If Only He/She Would’ve: A White Person’s Justification for Police Brutality

If only Alton Sterling would’ve done what the police asked then he would be alive. While this statement may seem logical in the experiences of many white people, this statement is a fallacy to nearly every other race of people as they interact with the police throughout history in our country.

I heard this same statement uttered when Michael Brown, Sandra Bland, Tamir Rice, John Crawford, Eric Garner were murdered and after nearly every other Black person who was killed by the police.

I’m a white teacher that has taught in schools that are nearly all Black on the South Side of Chicago since 2007. During my 1st year of teaching, a 9th grade male student showed up late to my 1st period class crying. This was abnormal behavior for him, after a conversation with him I found out that two police officers had held him at gun point on his way to school, made him get on the ground, and called him names until they realized he wasn’t who they thought he was. If only he would’ve not been walking while Black…

This was the first story that made me think that the experiences that I had with the police, as a white person, were not the same experiences shared by my students.

Now entering my 10th year of teaching in Chicago I have learned that interacting with the police while being Black in America is vastly different than being white.

The law has always worked against Black people and for white people. A historical example that helped me come to this realization is the murder of Emmett Till. Emmett a 13 year old Black kid from Chicago was murdered by two white men in Mississippi in 1955 for allegedly whistling at a white woman. Emmett’s actions were so “heinous” that he was beaten, mutilated, and then his dead body was thrown in a river. If only Emmett would’ve not whistled….

The two white men were found innocent. Emmett’s mother Ms. Mobley decided to have an open casket so the world could see what had been done to her son. The rest of the world saw what happened and Black people in America took action because of his murder.

But what did many white Americans do? Likely the same thing that most do today; react with shock, blame the victim, have sadness, and maybe have empathy for a little while then go about their life. These were not privileges that Black Americans had. They could not go back to their “normal” lives, because normal for them meant at all times they were in danger.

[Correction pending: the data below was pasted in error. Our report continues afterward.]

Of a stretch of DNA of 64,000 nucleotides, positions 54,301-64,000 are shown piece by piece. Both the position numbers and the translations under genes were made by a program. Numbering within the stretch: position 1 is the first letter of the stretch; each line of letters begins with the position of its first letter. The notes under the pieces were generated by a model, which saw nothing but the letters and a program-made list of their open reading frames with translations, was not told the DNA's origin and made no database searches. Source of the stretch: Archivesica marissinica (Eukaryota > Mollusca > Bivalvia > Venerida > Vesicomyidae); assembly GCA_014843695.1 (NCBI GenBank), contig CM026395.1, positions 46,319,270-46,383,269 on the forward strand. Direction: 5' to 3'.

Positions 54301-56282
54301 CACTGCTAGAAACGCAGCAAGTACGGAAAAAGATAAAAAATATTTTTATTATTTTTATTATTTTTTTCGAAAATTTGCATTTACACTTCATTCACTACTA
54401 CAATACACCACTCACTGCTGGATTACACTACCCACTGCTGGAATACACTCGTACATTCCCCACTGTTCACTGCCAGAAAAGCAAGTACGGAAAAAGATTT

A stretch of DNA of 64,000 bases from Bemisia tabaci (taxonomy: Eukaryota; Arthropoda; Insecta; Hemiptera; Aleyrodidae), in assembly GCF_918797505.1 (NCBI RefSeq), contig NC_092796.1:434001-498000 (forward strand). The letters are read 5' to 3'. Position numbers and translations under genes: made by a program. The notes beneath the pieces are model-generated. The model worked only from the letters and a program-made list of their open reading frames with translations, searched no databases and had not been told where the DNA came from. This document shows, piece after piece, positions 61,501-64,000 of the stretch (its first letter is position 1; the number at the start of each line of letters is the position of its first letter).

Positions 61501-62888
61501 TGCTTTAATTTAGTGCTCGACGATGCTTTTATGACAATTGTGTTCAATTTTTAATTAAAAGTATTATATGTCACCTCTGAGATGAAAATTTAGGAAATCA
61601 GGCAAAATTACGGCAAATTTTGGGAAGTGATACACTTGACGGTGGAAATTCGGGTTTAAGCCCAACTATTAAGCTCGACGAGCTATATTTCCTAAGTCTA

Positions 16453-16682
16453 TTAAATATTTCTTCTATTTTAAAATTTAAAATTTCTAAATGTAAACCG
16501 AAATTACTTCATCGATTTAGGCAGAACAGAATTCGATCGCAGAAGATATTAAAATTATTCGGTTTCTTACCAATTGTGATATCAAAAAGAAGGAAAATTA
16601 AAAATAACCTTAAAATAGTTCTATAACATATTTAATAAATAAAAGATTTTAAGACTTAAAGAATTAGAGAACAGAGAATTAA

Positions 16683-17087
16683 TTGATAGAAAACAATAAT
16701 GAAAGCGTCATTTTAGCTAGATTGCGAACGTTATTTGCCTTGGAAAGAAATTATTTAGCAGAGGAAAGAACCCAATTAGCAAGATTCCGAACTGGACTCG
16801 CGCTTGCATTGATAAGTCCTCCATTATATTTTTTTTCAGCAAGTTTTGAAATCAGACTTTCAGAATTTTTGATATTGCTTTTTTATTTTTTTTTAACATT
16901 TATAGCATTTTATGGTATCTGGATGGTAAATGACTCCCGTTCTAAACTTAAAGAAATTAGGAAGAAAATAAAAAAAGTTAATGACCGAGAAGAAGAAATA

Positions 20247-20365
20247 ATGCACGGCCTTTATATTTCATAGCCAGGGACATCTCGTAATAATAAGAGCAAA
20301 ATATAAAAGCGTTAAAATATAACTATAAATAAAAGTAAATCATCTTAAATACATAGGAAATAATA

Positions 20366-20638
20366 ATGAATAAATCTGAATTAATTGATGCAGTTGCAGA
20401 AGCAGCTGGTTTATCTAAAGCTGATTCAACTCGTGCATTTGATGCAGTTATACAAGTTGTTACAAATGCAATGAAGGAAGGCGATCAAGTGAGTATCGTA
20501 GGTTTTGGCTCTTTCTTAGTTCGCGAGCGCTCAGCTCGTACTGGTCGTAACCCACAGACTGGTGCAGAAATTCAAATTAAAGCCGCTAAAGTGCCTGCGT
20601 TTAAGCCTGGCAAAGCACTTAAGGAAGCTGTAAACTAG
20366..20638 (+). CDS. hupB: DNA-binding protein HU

Unlike the 1950’s when anyone could kill a Black person and get away with it, today primarily the police are the only ones who can kill Black Americans and legally get away with it, time after time.

It’s far too easy as a white person to just say, “if only he/she would’ve” then they would be alive. Why is it that we white people look for any way possible to blame Black people for their own death?

There are countless examples throughout history to the present of the police killing Black people for no reason, planting guns on them, and disappearing them.

But we ignore all of this and instead continually blame the victim time after time.

The police are here to “serve and protect” whom they are trained to protect. They are trained to protect people of my complexion. They are trained to hunt everyone else.

It has been hard to grasp that while I am told that the police exist to protect me they harm so many others.

So many white people are deathly afraid of being labeled a racist but our collective white inaction continues to allow racism to exist and operate. Unless you are actively resisting racism as a white person you continue to allow it to happen.

As white people we must:

1) Educate ourselves on race. Since our country is so segregated by race your actual interactions with people of other races may be extremely limited. So education becomes key. Here are some ways how to begin the education.

2) Start having possibly uncomfortable conversations with our white family, friends, and coworkers. The idea that you shouldn’t talk religion and politics with family just allows racism to continue because white people won’t talk about it. Here’s some helpful tips on how to get the conversation going.

3) We must use social media to bring attention to these issues then take some form of direct action to help end the cycle. For ideas click here.

As a history teacher I know that my race has been and continues to be responsible for the vast majority of terrible things that have/continue to happen in the world.

I also believe that to end racism we white people must educate ourselves, other white people and not be afraid to speak up. We must do this to dismantle the privilege that allows us to view the police as  protectors while Black people have always and continue to view the police as threats to their very existence.

So next time you hear someone say, “If only he/she would’ve….”, challenge it.

View this piece on HuffingtonPost.com by clicking here.

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